Speculation that the FCC’s ongoing spectrum incentive auction could run into a fifth stage was laid to rest Wednesday as the bidders in Round 2 of the Stage 4 forward auction finally cleared the bar allowing the auction to close.
FCC Chairman Tom Wheeler said the milestone meant the auction had “delivered on its ambitious promise.”
“Reaching the Final Stage Rule means the benefits of the auction are indisputable,” Wheeler said in a statement. “We will repurpose 70 MHz of high-value, completely clear low-band spectrum for mobile broadband on a nationwide basis. On top of that, 14 MHz of new unlicensed spectrum – the test bed for wireless innovation – will be available for consumer devices and new services.”
As of Wednesday afternoon, forward auction bidders had raised $18.2 billion in auction proceeds, or 87 cents per MHz POP, for a net proceeds total of $17.65 billion. Though the final stage rule was satisfied with this total, the FCC noted bidding will continue until there is no excess demand in any market. Once that is achieved, an assignment period will be held in which winning wireless bidders will be able to bid for specific blocks in their markets.
BTIG’s Walter Piecyk in a Wednesday evening note observed there are 139 markets remaining where demand outstrips supply, but said the final stage development sets the auction on course to wrap up by the end of February with the anti-collusion period lifted by mid-March.
Once that’s all over, the clock will begin ticking on the 39-month transition period in which broadcasters will have to clear their spectrum and migrate their stations to new channels. That process will be overseen by Wheeler’s successor after the Chairman steps down at the end of this week.
“There is still a long road ahead to successfully implement the post-auction transition of broadcast stations to their new channels and bring the new wireless and unlicensed spectrum to market,” Wheeler commented. “This will be an extremely important task for my successor and the new Commission; I wish them well.”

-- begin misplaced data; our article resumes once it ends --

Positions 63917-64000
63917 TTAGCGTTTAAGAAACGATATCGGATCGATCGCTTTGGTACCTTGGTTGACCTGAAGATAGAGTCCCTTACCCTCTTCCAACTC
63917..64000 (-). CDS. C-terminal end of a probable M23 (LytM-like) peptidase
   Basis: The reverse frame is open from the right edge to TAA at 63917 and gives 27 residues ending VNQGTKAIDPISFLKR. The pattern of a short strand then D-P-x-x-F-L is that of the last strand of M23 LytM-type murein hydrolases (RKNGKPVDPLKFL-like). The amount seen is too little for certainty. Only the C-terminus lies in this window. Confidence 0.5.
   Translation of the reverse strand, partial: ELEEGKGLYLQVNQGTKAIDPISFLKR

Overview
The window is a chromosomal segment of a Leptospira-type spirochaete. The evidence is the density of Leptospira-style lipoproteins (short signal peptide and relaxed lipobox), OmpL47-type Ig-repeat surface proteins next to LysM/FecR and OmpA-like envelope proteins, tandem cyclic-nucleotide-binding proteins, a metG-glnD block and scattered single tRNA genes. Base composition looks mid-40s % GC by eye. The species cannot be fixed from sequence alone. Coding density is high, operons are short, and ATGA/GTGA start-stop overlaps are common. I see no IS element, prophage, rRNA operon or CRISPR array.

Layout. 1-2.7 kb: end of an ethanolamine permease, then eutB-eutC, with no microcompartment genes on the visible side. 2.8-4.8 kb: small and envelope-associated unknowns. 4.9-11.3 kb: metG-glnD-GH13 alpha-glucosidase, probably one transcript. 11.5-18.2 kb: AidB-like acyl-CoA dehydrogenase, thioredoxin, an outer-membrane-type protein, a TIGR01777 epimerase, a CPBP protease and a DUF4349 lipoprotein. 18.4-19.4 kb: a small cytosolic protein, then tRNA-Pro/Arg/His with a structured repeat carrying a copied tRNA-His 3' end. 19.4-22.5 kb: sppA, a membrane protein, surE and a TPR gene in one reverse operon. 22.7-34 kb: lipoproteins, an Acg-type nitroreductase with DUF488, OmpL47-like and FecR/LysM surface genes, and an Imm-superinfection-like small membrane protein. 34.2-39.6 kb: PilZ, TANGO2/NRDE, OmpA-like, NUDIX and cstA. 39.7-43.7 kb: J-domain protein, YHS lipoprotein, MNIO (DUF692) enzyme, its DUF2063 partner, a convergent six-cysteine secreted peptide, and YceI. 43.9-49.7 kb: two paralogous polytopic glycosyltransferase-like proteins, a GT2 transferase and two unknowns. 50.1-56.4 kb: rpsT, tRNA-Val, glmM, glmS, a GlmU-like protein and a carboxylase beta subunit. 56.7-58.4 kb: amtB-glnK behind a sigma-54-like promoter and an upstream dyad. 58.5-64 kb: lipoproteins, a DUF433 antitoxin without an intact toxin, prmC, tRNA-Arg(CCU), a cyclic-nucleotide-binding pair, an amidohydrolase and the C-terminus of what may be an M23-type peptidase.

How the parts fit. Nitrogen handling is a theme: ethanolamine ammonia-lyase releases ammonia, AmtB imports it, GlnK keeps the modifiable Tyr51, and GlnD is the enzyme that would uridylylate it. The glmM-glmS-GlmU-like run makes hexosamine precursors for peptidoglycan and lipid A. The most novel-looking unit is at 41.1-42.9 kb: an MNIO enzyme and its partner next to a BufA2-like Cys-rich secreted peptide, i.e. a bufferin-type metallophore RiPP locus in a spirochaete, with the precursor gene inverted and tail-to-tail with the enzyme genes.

Crossing the final stage threshold is good news for broadcasters, as it ensures they’ll receive $10.05 billion for their spectrum. While the total is significantly lower than broadcasters had hoped for – leading some to call the auction a failure – the figure would have dropped further had the auction progressed to a Stage 5.
Meeting the final stage rule has also opened up the spectrum reserve to forward auction bidders, the FCC noted on its auction dashboard. In implementing the reserve, the FCC said each Category 1 product for which at least one reserve-eligible bidder has processed demand at the time is split into two products: reserved and unreserved. Reserve-eligible bidders will be able to bid on either category, while non-reserve bidders will only have access to unreserved spectrum.
The maximum amount of reserve spectrum in any market is 30 MHz, an FCC official confirmed Thursday, but some markets will have less either because the markets came into the auction with less supply (as in the case of Los Angeles) or because demand from reserve-eligible bidders in those markets was slack.
According to the list of reserve-eligible providers released by the FCC in October 2015, T-Mobile is the only participating Tier-1 reserve-eligible carrier in most of the top 20 markets, including New York and Los Angeles. In Dallas, Miami, and Orlando, though, Verizon is also in the reserve running, and AT&T will be able to bid on reserve spectrum in Cleveland and Phoenix.
Though there’s no real way to tell how much any individual company has bid, Piecyk pointed out that if T-Mobile and AT&T both snagged 20 MHz licenses nationwide that would account for $10.8 billion in bids. Based on its much smaller upfront payment, Verizon could have snagged 5x5 licenses in New York, Chicago, and Miami – where it lost out in the AWS-3 auction – for around $700 million, Piecyk added. The remaining $6.7 billion in bids could have come from Comcast and Dish, he said, or one of the three wireless carriers could have purchased larger chunks of spectrum.
Bidding in the forward auction will pick up again for one six-hour round on Thursday before taking a break for the inauguration. Bidding will resume with rounds 4 and 5 on Monday, Jan. 23.